Chamanes eléctricos en la fiesta del sol

Chamanes eléctricos en la fiesta del sol

Literatura Random House, 2024
288 pages

Year 5540 of the Andean calendar. Noa decides to escape from her native Guayaquil with her best friend, Nicole, to attend the ‘Ruido Solar’, a popular macro-festival that gathers thousands of young people -musicians, dancers, poets and shamans; for eight days and seven nights each year at the foot of one of the many volcanoes of the Andes.

Families and the violence of the cities are left behind. A hallucinated landscape unfolds ahead, trembling to the rhythm of music and volcanic eruptions under a meteorite-ridden sky.

For Noa this will be the first stop before reuniting with the father who abandoned her as a child and who now lives in the high forests, a territory where the disappeared also hide, those who once climbed to the ‘Ruido’ and never returned to their homes.

Driven by an extraordinary lyricism, a dazzling aesthetic and a brutal sense of rhythm, Chamanes eléctricos en la fiesta del sol is a great mystical journey into the primitive heart of music and dance. A lysergic and emotional journey that is at once a search for a father and a sense of belonging in a world that knows only loss and helplessness.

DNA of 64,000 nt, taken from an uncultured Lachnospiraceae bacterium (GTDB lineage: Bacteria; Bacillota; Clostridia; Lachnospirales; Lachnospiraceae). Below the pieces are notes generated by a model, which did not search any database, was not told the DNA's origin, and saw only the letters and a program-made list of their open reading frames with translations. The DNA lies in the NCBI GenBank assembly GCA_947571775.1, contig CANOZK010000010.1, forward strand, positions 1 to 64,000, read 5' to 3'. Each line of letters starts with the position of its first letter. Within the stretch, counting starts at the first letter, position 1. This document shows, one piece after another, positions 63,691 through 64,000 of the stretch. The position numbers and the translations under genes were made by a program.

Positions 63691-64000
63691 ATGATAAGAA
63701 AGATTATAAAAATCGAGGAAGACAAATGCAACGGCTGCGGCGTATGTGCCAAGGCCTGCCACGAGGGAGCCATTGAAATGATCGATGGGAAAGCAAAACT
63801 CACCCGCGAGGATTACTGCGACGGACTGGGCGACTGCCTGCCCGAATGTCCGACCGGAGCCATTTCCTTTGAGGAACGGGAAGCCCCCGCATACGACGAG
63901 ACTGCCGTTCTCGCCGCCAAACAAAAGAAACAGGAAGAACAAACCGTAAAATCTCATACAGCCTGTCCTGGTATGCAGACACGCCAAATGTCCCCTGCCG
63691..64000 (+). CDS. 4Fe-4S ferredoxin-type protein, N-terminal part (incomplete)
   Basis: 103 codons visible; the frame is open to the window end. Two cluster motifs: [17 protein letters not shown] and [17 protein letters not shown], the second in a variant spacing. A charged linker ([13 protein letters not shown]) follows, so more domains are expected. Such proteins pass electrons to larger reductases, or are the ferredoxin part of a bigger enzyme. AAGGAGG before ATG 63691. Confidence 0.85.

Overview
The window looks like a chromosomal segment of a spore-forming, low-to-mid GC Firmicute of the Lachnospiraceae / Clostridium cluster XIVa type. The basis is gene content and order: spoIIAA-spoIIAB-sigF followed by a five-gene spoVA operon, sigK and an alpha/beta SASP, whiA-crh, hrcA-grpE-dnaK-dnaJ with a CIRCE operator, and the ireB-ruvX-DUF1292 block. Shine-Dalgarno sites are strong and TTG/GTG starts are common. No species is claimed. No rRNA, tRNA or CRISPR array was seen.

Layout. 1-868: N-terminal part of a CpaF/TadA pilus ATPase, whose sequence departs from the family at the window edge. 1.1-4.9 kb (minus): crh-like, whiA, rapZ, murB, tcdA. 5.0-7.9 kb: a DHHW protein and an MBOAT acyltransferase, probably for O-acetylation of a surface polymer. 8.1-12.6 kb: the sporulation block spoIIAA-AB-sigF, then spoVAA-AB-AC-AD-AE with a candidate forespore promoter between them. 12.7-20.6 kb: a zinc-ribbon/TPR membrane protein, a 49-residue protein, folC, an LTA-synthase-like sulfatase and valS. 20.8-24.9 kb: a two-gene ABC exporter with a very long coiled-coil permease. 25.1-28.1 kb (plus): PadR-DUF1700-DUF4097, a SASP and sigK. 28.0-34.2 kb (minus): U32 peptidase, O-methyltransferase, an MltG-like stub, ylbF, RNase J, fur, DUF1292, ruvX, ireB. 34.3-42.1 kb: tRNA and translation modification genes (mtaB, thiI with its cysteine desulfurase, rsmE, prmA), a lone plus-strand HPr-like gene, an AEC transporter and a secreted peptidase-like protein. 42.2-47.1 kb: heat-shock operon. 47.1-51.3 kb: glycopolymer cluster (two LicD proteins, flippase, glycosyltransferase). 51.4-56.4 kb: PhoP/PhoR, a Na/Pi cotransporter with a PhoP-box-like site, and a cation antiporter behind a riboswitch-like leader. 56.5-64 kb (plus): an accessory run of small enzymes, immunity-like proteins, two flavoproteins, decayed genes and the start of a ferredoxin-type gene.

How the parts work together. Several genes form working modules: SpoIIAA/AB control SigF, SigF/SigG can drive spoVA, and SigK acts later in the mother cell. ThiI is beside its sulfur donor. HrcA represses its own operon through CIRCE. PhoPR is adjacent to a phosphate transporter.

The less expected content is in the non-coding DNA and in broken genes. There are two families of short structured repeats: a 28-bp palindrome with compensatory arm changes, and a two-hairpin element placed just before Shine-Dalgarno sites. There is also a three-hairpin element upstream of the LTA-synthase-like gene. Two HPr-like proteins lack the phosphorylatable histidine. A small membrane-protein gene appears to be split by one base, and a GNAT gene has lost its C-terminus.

A shining black sun on the birth chart of contemporary horror. Fernanda Melchor

A literary, aesthetic and emotional strike. Mariana Enriquez

With fear and fascination, this is how I read Mónica Ojeda. As if reading a spell, as if biting into flesh in fear of finding something sharp inside. As poetic, disturbing and brutal. Samanta Schweblin

We already knew that Ojeda is one of today’s most fascinating Latin American writers because of her novels Nefando and Mandíbula. But Chamanes eléctricos en la fiesta del sol is even more ambitious and impressive. Carlos Pardo, El País

One of the fiercest voices of contemporary literature in Spanish. Karina Sainz Borgo, ABC Newspaper

(…) an execution of narrative mastery. Jairo Vargas, Vogue Magazine

(…) she is committed to a disruptive literature from which the reader does not come out unscathed, a literature that touches and provokes at the same time. Antonio Paniagua, Ideal de Jaén

The word emancipated from the text becomes a living being: it touches, rubs, inaugurates, maddens, shudders and shakes us. That is what Mónica Ojeda does in her novel. Karina Sainz Borgo, ABC